Thursday, February 1, 2007

Stratification And Scarification-GardeningTerms Hacked

Two terms that sometimes confuse people who are new to gardening and even some old timers are Seed Stratification and Seed Scarification. The words look similar and sometimes one word is used when you really intended to use the other.

Seed Stratification-simply put, is a cold moist period a seed needs in order to germinate. Some seeds cannot germinate immediately after being collected and need to go through a stratification period. You can stratify seeds in two ways; one is to build yourself a seed starter greenhouse using plastic soda bottles during the cold winter months and allow nature to do it's thing. You can place the seeds in moist peat or sand in the refrigerator using a (sandwich bag) for a period of about 3-6 weeks at about 42F and try to simulate nature this way if you can't do it outdoors. During this period make sure to keep the seeds moist because water an integral part to seed germination. Some seeds require a period of cold followed by a period of warmth then another period of cold before they will germinate. Either way is a good Do-It-Yourself method of seed starting when your seeds need a stratifying. This is a popular method people use to start apple seeds.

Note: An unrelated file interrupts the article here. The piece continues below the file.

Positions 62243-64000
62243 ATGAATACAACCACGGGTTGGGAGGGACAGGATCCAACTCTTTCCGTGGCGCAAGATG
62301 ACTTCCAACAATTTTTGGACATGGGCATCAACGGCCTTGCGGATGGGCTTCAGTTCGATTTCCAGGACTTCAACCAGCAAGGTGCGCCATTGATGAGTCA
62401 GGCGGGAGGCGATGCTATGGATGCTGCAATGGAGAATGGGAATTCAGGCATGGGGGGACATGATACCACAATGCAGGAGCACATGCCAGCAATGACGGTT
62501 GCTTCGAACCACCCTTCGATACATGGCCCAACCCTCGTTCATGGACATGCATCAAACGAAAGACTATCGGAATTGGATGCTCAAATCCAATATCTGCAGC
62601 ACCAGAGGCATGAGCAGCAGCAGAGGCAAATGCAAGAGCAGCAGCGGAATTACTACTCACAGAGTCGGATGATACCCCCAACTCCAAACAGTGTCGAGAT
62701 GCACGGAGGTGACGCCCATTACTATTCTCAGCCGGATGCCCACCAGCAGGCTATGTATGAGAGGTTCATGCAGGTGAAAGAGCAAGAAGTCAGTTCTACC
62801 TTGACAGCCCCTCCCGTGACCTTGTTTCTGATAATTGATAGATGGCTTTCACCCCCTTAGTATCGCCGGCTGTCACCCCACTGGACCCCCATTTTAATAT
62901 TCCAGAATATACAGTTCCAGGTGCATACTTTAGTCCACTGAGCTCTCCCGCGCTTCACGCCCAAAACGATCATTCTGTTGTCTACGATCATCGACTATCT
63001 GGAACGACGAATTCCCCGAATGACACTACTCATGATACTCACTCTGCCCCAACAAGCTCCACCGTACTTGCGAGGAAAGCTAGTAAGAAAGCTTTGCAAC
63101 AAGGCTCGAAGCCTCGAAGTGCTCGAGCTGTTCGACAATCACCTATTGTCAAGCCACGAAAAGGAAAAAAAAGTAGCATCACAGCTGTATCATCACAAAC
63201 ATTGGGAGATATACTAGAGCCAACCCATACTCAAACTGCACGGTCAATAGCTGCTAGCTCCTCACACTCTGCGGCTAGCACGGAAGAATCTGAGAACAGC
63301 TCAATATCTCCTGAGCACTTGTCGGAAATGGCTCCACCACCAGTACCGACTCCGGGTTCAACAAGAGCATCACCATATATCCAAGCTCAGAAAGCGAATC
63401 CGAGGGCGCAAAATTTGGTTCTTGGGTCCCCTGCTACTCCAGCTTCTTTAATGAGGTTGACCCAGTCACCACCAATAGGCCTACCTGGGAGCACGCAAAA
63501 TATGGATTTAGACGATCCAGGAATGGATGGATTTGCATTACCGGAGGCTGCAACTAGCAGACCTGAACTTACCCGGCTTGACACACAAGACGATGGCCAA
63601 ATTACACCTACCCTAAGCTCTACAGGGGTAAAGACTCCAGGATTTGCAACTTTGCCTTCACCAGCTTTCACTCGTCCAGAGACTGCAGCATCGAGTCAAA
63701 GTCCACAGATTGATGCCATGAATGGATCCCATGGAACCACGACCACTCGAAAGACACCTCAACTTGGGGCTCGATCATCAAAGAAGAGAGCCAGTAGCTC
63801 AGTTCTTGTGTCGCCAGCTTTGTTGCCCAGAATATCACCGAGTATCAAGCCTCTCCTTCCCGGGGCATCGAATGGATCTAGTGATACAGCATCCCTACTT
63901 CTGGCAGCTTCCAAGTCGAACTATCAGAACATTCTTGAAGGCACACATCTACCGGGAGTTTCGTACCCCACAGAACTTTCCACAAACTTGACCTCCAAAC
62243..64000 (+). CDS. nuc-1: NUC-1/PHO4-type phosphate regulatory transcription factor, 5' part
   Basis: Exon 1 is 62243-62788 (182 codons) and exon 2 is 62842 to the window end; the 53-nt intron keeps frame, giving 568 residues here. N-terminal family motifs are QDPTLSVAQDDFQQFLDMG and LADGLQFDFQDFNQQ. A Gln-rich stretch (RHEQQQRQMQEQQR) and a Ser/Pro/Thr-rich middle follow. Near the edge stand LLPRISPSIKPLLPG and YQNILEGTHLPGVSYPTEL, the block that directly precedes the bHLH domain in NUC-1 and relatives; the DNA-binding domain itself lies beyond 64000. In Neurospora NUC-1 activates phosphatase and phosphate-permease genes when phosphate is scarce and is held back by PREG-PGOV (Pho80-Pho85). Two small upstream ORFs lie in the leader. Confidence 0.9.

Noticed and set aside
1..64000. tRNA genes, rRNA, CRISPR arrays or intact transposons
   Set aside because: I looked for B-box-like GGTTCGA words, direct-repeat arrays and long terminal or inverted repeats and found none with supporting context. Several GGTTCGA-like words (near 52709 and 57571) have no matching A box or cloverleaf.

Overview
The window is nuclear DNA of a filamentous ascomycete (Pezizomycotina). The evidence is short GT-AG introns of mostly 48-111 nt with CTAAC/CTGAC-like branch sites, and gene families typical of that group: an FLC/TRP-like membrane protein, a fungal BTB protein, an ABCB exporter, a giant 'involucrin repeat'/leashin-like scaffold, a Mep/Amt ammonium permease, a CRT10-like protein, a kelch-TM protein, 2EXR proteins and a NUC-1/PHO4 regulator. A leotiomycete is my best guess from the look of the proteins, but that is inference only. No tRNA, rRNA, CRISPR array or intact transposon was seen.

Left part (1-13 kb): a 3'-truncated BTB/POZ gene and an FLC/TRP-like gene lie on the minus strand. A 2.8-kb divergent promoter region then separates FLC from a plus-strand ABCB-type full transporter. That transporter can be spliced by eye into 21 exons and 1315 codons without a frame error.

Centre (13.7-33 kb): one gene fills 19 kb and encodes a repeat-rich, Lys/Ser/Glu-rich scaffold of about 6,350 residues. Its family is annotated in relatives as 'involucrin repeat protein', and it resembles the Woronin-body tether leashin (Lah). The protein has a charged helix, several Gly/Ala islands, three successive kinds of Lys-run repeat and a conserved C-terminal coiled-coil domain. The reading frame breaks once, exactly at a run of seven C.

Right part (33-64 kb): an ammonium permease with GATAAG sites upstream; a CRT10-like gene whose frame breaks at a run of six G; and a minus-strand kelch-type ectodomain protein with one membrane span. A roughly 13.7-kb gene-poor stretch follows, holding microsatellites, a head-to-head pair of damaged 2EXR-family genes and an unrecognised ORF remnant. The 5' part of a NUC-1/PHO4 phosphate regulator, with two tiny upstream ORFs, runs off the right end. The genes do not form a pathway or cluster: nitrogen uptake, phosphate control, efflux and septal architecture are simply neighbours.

Seed Scarification- simply put, is the breaking or penetrating of the outer seed layer. Nature have developed many methods to accomplish this task. Sometimes seeds need to pass through the digestive track of an animal before they will break dormancy or be exposed to fluctuations in temperature or exposed to gases. Growers and some serious gardeners may use acids to get the seeds to germinate but that can be dangerous. You can accomplish the same thing by rubbing the hard seed coat with a file or sandpaper. I got past the hard seed coat of several Cannas last spring by boiling water and dropping the seeds in allowing them to soak until they absorbed water and swelled. Once you've scarified a seed it will need to be soaked in water from anywhere from a couple of hours to overnight before you sow them.

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